Thanks for that.

For me, that raises this question: "why would you trust the owner of an S-F site, to give you an accurate understanding of the scientific status of LCDM cosmological models?" (to give "the Big Bang" a more suitable description) But I see that perhaps the disconnect is deeper ... "usually paraded as a proven, undeniable fact" points to an all-too-common, but nonetheless faulty, understanding of the nature of science (in general, as EigenState has pointed out). From my point of view, it's a real shame that so many people who are otherwise keen on science do not see how unhelpful phrases like this are.

Back to classifying galaxies; have you seen zooite Bloody_Angel's fantastic collection of great objects? It's in GZ Talk, in the thread Here's all the great stuff I find :D Happy hunting!  :)

daniel rey m.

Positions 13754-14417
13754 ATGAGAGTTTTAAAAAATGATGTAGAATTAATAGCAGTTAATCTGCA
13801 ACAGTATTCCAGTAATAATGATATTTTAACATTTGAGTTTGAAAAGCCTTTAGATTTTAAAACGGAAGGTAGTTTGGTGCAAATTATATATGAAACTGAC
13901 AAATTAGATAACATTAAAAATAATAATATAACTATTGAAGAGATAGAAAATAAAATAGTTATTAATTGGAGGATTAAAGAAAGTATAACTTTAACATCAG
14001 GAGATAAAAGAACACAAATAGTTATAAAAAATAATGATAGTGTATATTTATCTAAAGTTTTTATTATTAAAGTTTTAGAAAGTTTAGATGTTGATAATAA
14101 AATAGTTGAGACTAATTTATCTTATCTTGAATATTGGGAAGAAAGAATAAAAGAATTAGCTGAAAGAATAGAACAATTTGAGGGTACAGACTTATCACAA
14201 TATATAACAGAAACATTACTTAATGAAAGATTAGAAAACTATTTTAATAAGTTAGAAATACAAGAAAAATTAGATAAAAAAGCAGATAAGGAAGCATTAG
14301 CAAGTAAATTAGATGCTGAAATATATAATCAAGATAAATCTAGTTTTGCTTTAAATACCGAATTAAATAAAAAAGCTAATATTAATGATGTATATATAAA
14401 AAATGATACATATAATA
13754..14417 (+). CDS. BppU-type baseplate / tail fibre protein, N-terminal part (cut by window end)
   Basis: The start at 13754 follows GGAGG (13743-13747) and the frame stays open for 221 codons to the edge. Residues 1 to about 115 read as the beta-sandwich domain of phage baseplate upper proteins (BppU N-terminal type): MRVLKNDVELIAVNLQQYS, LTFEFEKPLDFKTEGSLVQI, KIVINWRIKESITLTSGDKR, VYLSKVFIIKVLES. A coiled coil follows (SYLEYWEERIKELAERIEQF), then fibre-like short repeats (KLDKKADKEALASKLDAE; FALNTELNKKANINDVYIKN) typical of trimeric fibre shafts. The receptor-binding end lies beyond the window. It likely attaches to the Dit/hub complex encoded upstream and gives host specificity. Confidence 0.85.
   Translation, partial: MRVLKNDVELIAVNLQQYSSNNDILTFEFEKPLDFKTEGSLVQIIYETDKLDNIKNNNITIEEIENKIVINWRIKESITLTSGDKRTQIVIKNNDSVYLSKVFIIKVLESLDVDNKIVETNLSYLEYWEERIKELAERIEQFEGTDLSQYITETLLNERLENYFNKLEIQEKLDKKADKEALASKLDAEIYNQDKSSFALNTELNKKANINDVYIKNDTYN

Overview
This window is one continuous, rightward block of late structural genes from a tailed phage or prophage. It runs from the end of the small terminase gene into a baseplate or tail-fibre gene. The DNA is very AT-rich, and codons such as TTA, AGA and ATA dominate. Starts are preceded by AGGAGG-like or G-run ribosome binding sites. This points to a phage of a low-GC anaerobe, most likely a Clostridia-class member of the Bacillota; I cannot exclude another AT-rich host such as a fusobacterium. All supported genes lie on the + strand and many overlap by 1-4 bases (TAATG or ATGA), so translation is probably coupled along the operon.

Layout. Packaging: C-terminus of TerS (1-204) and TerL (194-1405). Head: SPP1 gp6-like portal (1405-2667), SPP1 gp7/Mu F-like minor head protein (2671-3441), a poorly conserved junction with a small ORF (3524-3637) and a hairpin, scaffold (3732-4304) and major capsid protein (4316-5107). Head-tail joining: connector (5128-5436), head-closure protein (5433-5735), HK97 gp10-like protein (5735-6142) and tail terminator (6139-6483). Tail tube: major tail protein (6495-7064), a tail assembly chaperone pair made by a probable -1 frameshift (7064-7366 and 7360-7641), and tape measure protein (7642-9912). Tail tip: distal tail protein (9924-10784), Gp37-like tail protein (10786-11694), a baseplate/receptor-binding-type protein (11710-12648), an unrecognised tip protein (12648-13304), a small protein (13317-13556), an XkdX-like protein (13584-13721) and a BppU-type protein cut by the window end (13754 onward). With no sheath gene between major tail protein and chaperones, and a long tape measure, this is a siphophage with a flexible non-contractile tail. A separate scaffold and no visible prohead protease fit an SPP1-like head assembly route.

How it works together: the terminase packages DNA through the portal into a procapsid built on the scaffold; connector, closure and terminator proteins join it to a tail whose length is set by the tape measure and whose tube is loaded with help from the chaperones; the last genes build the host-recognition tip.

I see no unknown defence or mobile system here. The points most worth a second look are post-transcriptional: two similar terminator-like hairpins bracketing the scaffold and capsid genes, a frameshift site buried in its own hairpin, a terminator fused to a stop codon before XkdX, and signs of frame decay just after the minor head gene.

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Re: Lucky Bruno and his Violin Clef
« Reply #17 on: May 15, 2014, 12:48:34 am »
"(…) why would you trust the owner of an S-F site (…)?"  A sci-fi site???  No.  I abbreviated the name of the Science-Frontiers.com website, which I had already mentioned.  The owner was physicist Wm. R. Corliss (died in 2011, but the website is still there).  Incidentally, how about "making a name for myself" in the sci-fi field, or in the supernatural field, rather than in the natural sciences.  It sounds promising.  Again, thank you for taking the trouble to point out useful discussions.

"Did you ever pause to (…)?" A surplus question because, obviously, no pause.  Relying on an astronomer's and a physicist's word was judged to be adequate enough.

"Instead ask how you can contribute (…)."  Yes, that elementary lesson: "Ask not what your country can do for you but what you can do for etc."-KFC
 
It's surprising how people here are willing to go into long explanations, again and again.  Sternness is counterproductive, though.  Not at all good, in the long run.  Read Maria Montessori.
« Last Edit: May 15, 2014, 01:25:32 am by daniel rey m. »

EigenState

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Re: Lucky Bruno and his Violin Clef
« Reply #18 on: May 15, 2014, 02:11:12 am »
Greetings,

Incidentally, how about "making a name for myself" in the sci-fi field, or in the supernatural field, rather than in the natural sciences.

Who cares?